Baal raised his hands in an overly dramatic gesture of surrender, and followed Sheppard tamely enough. But when he passed, he gave her a rather mocking smile that suggested it was just a matter of time before he made a move and revealed his true agenda.
First she needed to know whether Asheron was a willing accomplice or a victim.
* * *
By the time she arrived at the infirmary, Carson's patient was in a bed and one of the nurses was helping him take off his shirt.
Carson beckoned her to his side of the room where he was watching and he spoke to her softly, not taking his eyes away from the scene before them, "Did you see his hand, Elizabeth?"
She hadn't until he pointed it out, but she saw that his hand was -- twisted. Two of the fingers were bony claws, resting loosely on the top of the sheet.
Carson went on, "Either nerve damage or bad arthritis, I'm not sure without an x-ray. And that," he jerked his chin at the direction of the bed, "isn't the result of only two weeks of poor eating."
She was no doctor but she had to agree. Now that his shirt was off, she could count ribs all the way up.
The nurse's gaze flared with shock as she got a good look at his back. "Doctor!"
Carson hurried over to see what she was looking at. "Oh, dear Lord, who did this to you? That Goa'uld?"
"No," Asheron protested. "Not Baal."
At Carson's crooked finger she drew nearer to see. His back was a mass of scarring, but worse, she could see he was twitching with small tremors that reminded her strongly of a beaten dog.
She started to ask who, but Carson held up a finger to stop her. "Let's not worry about that right now," Carson said. "Asheron, is that your name?"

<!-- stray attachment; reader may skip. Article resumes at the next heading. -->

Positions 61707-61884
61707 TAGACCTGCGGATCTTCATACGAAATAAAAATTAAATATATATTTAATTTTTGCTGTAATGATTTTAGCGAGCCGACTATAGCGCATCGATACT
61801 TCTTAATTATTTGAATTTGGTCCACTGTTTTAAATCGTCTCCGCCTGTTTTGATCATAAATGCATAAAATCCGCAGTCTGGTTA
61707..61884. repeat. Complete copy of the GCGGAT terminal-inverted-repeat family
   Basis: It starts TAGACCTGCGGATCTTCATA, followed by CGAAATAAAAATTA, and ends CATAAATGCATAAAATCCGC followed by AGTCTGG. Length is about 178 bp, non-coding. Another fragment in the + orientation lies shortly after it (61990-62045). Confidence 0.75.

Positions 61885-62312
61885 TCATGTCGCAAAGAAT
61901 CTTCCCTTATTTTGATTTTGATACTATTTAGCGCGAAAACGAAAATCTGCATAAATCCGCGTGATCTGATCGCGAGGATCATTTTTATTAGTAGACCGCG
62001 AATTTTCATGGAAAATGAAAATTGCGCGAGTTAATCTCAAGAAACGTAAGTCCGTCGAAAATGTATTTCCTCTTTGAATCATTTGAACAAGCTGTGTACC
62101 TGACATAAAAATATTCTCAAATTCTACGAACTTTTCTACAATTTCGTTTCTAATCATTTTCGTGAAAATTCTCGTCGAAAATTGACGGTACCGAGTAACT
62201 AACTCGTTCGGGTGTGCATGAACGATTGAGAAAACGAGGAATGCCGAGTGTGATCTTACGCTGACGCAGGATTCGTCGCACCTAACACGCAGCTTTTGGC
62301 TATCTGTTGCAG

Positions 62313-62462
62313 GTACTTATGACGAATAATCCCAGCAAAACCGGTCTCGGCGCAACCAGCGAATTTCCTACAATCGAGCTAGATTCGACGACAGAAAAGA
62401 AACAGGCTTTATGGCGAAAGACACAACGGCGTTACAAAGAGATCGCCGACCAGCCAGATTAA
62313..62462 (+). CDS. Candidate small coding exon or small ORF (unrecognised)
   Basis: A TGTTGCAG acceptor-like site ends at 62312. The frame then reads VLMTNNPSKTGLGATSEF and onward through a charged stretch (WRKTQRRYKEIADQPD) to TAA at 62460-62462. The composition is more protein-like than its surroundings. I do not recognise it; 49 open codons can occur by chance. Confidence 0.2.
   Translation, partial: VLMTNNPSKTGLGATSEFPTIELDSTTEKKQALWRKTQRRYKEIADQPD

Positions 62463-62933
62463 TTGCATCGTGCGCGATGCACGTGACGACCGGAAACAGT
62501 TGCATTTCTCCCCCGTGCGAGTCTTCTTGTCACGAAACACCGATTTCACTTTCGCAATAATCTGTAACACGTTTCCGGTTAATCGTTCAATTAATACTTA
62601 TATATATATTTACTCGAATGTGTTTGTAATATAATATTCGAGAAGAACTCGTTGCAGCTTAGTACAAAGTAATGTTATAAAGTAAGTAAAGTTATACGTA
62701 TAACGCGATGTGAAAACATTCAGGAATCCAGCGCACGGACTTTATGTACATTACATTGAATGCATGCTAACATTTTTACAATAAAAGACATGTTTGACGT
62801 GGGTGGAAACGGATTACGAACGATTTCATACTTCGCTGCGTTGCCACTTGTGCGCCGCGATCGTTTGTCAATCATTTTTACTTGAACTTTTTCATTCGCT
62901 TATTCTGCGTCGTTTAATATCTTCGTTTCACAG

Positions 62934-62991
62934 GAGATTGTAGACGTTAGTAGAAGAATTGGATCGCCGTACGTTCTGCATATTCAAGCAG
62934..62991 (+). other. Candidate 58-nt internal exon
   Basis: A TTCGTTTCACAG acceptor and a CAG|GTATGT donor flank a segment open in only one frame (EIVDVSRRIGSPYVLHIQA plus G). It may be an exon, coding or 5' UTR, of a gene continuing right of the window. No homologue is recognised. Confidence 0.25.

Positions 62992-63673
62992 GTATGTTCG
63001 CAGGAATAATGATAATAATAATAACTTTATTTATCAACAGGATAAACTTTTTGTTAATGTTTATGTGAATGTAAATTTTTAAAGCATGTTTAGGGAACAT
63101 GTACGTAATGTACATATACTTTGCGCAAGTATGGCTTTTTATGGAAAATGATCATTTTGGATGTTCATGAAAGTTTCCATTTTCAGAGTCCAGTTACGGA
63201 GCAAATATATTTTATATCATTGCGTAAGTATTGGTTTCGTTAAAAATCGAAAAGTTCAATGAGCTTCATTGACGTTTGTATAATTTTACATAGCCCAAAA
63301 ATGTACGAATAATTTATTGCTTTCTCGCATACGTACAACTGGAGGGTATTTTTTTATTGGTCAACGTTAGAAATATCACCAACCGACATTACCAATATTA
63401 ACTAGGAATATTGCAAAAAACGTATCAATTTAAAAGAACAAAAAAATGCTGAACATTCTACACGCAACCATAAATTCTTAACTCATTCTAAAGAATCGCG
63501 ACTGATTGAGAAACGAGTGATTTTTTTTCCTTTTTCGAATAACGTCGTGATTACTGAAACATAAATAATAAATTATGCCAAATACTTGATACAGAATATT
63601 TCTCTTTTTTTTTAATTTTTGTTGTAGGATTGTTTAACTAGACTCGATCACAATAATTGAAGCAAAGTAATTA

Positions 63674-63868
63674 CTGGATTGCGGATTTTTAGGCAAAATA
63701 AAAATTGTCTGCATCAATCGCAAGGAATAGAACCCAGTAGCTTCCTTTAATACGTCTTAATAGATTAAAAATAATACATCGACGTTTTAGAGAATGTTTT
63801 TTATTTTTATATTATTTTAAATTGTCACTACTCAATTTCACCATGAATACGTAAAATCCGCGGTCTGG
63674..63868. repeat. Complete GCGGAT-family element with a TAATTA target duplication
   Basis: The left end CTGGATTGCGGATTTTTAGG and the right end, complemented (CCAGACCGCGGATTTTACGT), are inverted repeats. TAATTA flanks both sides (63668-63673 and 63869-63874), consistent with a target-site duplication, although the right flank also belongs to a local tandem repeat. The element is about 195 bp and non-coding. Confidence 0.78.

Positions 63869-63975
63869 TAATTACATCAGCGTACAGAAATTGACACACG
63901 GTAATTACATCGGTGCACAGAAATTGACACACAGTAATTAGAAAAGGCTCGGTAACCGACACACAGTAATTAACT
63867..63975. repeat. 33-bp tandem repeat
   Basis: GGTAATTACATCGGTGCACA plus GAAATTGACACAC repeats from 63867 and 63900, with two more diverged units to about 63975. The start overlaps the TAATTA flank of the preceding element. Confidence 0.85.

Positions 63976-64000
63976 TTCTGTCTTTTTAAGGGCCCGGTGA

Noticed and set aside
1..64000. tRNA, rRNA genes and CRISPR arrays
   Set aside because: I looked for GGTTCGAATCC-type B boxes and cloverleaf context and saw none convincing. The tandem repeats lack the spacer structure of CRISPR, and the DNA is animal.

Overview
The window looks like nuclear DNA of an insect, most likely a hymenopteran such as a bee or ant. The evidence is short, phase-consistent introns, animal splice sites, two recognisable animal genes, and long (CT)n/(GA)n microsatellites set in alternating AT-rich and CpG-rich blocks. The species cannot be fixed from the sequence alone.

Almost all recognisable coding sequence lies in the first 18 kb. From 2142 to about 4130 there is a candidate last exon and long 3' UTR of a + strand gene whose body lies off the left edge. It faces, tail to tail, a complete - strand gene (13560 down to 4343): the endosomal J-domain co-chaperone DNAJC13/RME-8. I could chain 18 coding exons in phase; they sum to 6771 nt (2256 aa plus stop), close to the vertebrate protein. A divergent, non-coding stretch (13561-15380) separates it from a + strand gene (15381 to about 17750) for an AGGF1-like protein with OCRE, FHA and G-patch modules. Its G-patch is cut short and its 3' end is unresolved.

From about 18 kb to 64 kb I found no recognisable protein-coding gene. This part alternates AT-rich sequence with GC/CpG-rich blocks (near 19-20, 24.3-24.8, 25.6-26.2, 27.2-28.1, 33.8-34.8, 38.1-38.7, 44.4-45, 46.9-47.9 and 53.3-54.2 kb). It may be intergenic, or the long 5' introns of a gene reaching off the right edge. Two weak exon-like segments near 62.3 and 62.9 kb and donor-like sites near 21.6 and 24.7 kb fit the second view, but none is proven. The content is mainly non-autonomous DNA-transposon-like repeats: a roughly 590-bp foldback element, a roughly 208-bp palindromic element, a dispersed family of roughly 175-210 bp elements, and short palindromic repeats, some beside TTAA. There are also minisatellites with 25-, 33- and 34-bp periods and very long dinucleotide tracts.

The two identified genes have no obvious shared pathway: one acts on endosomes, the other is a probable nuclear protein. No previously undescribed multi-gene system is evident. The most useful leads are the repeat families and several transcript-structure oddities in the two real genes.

He nodded once.
"That's good. Is it a common name where you're from?" Carson asked, making conversation but interrupted himself, "Oh, now, what's this?" He peered intently at Asheron's upper spine and prodded at something on the back of his neck. "That's not just scar tissue, that's more of a -- There's something in there -- " Then his eyes widened and he pulled back. "You have a Goa'uld."
"I'm not a-- " he started but stopped, no doubt realizing that protests would be futile.
She waited, holding her breath for him to do something, for his eyes to flash, or for him to attack. But he didn't move.
Carson had taken two steps back, but he stopped and frowned at the Goa'uld on the bed. "Asheron?" he asked.
"Carson!" she protested as he moved back to the side of the bed.
"It's okay, Elizabeth," he murmured, leaning down to look in the Goa'uld's face. "Nobody's home." He pushed lightly on his patient's shoulder, and Asheron tipped backward to slump against the raised head half of the bed.
"Restraints," she suggested. "He may look harmless, but he's not. He's as strong as a Wraith."